How is RCCR contributing towards the fight against child cancers in Rwanda?
Though it was founded in 2012, we were legally registered and able to launch our activities in 2014.So far, we have carried out two annual walks in Kigali to raise awareness on childhood cancers. We have distributed over 1,000 posters, 600 flyers, 560 brochures all containing information on childhood cancers. We have held numerous TV and radio shows, we have authored articles on childhood cancers in the leading media houses in Rwanda. We are not yet where we want to be, but we are heading there.
What are some of the challenges you face in your work?
All RCCR members are volunteers who are students and others employed elsewhere, hence they do RCCR work in their free time. This limits our potential to meet our set objectives. Also, childhood cancer survivors and their families are still afraid to come out and share their stories. Usually, the message is appreciated better when shared by a person who has had cancer.
What is the current status of childhood cancers in Rwanda?
Nationally, we are still challenged by the lack of a registration of cancer cases. The data available is institutional-based. Butaro Cancer Center of Excellence which has been treating cancers including childhood cancers reports that since July 2012, they have received 241 children cancer patients. This does not represent the situation in the whole country as there are others who die before diagnosis.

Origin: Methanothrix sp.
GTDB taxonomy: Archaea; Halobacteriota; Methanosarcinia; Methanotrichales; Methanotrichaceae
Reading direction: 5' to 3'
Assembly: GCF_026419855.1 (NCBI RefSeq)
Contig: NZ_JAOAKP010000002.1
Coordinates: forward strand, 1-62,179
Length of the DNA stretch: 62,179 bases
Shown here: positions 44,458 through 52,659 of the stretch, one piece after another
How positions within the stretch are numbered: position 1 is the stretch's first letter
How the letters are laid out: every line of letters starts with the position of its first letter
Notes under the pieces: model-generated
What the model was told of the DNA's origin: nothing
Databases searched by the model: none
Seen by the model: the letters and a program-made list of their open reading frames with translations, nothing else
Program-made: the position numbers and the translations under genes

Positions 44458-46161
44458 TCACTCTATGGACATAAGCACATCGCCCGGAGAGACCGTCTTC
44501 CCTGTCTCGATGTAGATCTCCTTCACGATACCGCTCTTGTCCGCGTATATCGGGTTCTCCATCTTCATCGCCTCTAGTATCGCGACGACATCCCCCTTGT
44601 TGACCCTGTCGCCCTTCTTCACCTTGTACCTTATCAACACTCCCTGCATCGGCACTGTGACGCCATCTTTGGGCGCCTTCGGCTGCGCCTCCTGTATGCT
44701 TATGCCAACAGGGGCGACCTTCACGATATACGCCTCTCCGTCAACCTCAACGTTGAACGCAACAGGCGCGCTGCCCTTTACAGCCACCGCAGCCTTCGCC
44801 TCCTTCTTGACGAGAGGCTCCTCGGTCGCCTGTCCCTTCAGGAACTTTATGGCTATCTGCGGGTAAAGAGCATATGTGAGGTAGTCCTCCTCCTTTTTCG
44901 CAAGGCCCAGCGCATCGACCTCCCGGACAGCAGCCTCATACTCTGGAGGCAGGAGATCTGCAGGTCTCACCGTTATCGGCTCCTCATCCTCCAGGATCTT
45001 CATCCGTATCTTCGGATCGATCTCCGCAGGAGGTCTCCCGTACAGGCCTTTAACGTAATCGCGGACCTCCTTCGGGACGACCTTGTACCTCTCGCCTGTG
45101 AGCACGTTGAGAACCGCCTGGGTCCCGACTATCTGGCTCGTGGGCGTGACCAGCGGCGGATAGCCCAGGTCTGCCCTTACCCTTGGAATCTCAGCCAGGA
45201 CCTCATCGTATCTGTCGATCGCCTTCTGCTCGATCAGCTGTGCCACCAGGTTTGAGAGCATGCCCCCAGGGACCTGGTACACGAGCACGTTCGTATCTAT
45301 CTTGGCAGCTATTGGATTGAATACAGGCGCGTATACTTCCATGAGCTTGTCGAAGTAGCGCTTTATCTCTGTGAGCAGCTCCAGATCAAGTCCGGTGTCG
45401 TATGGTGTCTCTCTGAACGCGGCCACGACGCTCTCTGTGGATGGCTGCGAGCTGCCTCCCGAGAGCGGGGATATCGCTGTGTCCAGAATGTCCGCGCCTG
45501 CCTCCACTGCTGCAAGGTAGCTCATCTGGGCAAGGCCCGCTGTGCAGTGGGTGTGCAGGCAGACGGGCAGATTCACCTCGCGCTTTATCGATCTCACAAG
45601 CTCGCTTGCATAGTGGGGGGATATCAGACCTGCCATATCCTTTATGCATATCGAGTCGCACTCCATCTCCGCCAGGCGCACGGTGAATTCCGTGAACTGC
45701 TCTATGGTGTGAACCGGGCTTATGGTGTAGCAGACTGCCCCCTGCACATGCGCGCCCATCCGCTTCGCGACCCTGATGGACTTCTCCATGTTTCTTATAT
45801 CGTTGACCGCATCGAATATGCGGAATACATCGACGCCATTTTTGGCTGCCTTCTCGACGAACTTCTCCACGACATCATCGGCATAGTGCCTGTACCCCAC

What are the main cancers that affect children in Rwanda?
Wilm’s tumor (cancer of the kidneys) is the leading case and different blood cancers including acute lymphoblastic leukemia, Hodgkin’s and Non-Hodgkin lymphomas are also among the common ones in Rwanda.
What are some of the hindrances in the fight against children cancer?
Generally, people lack information on cancers and those who have it do not know that children are also susceptible to cancer. Secondly, we do not have enough infrastructure to diagnose and treat cancers. We still lack enough specialised medical personnel and medical centres to deal with this epidemic. The government through the Ministry of Health is addressing all these challenges and we hope that in the near future we shall be better equipped to save our children.